Making sound judgments about causal relationships requires an individual to process large quantities of information about many possible combinations of antecedents and outcomes. As noted throughout this section, young adolescents have limited cognitive abilities to simultaneously process such information, hold it in-mind in workTHE NATIONAL CAMPAIGN
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Future research examining the specific effects of childhood adversity on the developmental trajectory of the prefrontal cortex promises to shed further light on the extent of the fragility of cognition in adolescence. However, it is noteworthy that adversity may be of many types and thus not necessarily have similar neural correlates. Indeed, in some individuals, under some circumstances, adversity may be adaptive and of positive biological value. There will be no simple and universal solutions to increasing the probability of a successful adolescence, but it will require an appreciation of the importance of brain biology and development.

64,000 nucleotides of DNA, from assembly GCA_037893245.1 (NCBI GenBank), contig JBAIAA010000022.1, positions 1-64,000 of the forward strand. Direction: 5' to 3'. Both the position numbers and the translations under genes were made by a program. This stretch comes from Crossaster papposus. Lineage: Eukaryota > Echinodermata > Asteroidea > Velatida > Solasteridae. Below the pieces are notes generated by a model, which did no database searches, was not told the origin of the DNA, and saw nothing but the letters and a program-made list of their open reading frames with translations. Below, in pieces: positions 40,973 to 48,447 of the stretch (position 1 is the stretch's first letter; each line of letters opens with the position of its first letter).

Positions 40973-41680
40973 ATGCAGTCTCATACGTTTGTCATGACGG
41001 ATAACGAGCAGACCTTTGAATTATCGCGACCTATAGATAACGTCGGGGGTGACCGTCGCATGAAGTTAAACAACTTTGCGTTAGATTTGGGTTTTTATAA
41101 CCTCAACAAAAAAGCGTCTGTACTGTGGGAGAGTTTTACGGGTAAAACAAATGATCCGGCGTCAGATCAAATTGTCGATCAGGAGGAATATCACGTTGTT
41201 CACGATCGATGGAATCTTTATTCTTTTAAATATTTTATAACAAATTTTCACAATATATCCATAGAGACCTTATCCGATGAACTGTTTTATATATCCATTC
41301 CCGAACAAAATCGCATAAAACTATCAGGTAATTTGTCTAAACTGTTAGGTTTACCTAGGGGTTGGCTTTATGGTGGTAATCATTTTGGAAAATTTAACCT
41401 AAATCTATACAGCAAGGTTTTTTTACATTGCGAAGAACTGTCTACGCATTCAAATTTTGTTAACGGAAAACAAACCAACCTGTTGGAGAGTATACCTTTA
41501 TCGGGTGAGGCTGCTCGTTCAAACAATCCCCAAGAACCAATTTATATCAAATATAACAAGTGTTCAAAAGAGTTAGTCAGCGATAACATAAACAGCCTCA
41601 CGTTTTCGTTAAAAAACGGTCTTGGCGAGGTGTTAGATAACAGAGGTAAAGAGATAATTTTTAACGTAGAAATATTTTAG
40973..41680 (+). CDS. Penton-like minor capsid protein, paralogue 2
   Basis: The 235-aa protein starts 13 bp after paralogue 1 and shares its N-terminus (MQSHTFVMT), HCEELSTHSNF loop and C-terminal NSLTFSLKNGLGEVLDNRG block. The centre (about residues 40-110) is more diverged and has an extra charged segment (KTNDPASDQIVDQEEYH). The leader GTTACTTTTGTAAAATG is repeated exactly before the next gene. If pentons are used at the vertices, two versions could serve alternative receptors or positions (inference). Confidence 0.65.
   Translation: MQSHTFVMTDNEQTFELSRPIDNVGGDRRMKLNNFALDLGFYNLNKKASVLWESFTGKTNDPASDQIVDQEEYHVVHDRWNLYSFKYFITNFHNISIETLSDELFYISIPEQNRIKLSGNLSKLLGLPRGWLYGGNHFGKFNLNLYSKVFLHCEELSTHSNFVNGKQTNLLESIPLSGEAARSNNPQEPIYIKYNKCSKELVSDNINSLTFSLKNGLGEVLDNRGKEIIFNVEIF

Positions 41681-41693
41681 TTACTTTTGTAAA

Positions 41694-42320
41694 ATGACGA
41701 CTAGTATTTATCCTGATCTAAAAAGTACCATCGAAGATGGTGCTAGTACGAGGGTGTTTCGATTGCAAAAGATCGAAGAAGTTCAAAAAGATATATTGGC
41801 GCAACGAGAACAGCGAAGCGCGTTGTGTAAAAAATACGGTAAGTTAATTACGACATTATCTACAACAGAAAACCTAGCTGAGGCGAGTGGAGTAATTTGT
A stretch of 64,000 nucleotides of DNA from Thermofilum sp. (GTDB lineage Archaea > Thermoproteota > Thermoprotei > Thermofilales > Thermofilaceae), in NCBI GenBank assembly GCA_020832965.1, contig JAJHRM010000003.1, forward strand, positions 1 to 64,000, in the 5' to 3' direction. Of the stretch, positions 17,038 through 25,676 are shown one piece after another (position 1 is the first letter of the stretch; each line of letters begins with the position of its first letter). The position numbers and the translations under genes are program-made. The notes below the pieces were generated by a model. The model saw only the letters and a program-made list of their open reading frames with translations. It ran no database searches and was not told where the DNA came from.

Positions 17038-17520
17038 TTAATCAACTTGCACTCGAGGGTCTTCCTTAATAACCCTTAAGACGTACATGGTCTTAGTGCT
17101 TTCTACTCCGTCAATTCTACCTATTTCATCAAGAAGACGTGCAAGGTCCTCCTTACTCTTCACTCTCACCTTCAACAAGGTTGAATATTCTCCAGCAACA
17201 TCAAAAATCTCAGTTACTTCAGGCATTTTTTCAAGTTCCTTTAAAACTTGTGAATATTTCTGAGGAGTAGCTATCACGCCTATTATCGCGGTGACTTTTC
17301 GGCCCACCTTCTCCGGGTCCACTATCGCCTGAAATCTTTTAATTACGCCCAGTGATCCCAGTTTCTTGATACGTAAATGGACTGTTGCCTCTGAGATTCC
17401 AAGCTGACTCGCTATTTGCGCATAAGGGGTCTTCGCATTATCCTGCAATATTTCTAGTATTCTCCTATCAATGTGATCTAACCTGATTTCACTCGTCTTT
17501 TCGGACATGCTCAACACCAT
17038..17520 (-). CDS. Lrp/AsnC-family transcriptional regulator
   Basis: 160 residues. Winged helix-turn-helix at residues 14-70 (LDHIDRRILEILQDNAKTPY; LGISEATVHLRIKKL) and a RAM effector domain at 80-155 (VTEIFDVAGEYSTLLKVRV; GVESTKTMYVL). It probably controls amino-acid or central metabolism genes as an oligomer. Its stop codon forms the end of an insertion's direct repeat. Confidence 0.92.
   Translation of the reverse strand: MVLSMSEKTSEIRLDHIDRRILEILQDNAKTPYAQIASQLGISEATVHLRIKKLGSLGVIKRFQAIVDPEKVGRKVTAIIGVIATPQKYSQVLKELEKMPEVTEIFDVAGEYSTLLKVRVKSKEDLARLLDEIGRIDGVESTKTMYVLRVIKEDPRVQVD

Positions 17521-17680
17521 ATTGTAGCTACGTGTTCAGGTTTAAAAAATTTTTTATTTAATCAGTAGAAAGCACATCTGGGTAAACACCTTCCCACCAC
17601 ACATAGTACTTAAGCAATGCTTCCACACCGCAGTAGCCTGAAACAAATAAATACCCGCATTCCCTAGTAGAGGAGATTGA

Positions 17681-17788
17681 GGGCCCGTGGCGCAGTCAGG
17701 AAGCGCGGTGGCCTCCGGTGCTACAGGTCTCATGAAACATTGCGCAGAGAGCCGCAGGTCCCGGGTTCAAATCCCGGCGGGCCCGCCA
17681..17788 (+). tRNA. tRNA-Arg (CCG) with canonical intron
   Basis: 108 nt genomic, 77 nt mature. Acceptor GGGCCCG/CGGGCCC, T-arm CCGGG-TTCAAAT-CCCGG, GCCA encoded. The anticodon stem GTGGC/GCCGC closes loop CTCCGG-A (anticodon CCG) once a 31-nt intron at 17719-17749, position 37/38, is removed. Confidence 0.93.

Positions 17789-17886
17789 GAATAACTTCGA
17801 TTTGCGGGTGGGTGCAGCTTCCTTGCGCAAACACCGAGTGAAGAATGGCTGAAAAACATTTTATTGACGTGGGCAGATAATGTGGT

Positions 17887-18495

development and learning. But neurologically, they are not adults. They are, as we say in this paper often, a work in progress. More research will be needed to fully understand the differences outlined in this paper, of course, but in the interim, it seems prudent for adults to think carefully about these findings. At a minimum, the data suggest that teens need to be surrounded by adults and institutions that help them learn specific skills and appropriate adult behavior. But within that fairly obvious suggestion are many more challenging and specific questions. For example, if teens are not the full neurological equivalent of adults, what specific systems and practices will best help them grow and mature in appropriate ways? What opportunities will be most effective in helping them develop the skills of judgment, planning and impulse control? What styles of parenting and teaching can most help teens develop into solid adults? Under what circumstances should teens be allowed to make their own choices and under what circumstances should directed guidance be offered and options limited? Although such questions are often discussed and debated in schools, families and communities, it is important that the answers arrived at take full note of teens’ neurological development. Such biological underpinnings will not determine the answers, but they should clearly inform them.